A Service Level Agreement (SLA) is entered into when one party is providing services to the other, in exchange for consideration. It is an important document that becomes the foundation of the business relation the parties have, and the recourse open to them in the event something goes wrong.
If you provide or receive any goods, products or services, odds are, you would need an SLA. To explain, let’s take an example: You have a business you built from scratch and have rendered excellent services to a firm, but they are questioning the quality of the service to refrain from paying you the consideration agreed upon. Now, imagine the converse. You are a startup that has outsourced tech / app development to a firm that is not delivering the app in a timely manner, or is delivering sub-standard work.
If you have an SLA, there would be clauses in there on the exact scope of services to be provided, the quality, quantity, the payment terms, and what happens in the event of a default. In the absence of an agreement, you would be left with very limited options.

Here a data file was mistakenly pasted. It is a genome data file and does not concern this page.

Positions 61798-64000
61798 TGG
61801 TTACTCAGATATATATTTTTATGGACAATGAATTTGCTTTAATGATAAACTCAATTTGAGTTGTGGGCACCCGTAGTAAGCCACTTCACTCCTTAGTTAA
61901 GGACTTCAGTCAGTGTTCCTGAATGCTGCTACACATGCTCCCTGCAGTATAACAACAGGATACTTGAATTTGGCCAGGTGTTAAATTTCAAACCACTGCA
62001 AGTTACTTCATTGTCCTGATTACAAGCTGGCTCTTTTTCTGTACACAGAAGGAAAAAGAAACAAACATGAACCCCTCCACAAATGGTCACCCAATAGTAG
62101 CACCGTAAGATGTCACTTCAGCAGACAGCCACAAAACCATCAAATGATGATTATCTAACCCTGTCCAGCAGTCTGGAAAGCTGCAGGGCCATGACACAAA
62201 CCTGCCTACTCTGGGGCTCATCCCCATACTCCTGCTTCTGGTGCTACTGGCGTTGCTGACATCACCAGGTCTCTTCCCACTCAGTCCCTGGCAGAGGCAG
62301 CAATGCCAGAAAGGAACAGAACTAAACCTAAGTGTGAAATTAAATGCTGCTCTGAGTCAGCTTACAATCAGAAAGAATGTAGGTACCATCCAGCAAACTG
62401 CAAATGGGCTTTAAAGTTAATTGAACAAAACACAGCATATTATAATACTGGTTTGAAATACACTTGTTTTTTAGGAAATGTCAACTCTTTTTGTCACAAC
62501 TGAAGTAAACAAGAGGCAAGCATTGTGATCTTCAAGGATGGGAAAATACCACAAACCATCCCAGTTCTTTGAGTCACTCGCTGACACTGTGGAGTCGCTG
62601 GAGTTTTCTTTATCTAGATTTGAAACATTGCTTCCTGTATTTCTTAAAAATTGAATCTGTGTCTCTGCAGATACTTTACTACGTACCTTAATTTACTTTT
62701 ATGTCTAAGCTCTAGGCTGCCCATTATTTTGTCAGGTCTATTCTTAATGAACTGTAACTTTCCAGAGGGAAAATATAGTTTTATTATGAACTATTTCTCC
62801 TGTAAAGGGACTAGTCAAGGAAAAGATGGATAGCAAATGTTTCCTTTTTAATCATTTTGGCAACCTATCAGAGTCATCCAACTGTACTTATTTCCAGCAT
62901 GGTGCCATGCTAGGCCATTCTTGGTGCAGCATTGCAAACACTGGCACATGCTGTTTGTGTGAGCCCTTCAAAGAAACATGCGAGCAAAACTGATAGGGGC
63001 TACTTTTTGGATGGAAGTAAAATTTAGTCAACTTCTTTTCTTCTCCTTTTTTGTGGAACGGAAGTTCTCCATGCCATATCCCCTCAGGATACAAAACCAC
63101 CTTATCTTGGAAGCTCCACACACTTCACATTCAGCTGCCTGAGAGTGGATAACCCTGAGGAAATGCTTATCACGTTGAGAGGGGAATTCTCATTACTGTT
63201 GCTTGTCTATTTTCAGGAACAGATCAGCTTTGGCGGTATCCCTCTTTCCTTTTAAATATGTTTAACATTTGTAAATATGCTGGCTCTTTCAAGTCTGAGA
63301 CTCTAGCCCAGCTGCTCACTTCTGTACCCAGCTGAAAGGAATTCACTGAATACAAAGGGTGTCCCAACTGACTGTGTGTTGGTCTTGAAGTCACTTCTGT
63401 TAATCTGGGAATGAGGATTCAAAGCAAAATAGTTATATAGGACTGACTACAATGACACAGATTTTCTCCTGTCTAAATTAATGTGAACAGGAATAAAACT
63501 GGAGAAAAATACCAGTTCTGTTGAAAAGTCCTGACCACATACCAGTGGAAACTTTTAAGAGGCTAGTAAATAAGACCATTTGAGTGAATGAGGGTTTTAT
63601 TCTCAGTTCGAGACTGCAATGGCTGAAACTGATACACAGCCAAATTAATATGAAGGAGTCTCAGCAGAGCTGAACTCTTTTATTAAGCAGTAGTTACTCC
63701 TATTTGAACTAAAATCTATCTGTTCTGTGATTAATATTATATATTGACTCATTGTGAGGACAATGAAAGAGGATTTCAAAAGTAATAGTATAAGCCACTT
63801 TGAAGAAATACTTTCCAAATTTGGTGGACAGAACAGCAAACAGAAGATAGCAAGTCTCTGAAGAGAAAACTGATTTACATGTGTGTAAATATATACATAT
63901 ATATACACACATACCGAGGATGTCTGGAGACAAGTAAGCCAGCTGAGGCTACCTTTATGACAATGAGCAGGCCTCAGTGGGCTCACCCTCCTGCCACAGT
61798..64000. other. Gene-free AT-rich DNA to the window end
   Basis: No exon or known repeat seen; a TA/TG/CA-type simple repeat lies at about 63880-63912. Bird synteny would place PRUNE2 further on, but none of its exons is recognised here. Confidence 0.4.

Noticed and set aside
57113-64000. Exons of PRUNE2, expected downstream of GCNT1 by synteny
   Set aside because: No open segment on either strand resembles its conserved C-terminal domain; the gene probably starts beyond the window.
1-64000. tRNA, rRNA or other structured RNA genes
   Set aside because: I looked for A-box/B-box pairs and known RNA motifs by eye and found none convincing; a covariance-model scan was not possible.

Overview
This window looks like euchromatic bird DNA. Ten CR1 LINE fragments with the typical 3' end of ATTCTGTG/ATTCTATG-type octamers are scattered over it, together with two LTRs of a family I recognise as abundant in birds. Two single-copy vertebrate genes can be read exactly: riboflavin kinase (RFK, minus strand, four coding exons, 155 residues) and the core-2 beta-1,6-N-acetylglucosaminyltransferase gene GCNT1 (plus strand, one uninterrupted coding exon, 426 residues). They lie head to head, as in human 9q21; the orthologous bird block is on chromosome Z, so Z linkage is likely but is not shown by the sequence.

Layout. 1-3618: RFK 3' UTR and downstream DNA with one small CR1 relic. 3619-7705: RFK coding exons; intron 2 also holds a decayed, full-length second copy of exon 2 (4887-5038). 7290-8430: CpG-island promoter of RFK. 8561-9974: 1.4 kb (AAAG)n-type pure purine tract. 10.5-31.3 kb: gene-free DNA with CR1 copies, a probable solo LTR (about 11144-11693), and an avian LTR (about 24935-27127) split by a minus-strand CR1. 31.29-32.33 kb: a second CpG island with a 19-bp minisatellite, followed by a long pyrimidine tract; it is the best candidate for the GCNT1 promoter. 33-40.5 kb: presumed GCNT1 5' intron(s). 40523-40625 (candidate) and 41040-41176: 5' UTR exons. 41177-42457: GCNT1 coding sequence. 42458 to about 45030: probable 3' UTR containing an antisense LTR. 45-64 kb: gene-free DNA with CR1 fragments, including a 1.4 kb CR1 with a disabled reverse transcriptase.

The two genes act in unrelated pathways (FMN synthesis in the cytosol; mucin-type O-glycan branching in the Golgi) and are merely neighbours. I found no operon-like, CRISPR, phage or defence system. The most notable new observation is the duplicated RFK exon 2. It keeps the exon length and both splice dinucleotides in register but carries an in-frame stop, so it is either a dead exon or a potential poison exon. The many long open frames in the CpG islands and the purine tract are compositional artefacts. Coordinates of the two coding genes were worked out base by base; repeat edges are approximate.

Contents of an SLA – [SLA usually contains the following clauses]
- Name and details of the parties.
- The business relation between the parties and the services provided.
- The conditions and details associated with such service.
- The fees for such services and the payment schedule.
- Representations and warranties by the service provider and the service recipient.
- The damages for breaches of the agreement.
- The term of the agreement.
- Termination clause.
- Dispute resolution clause.
- Governing law of the agreement and governing law of the dispute resolution clause.
- Other general terms such as sever-ability, waiver, survival of clauses, etc.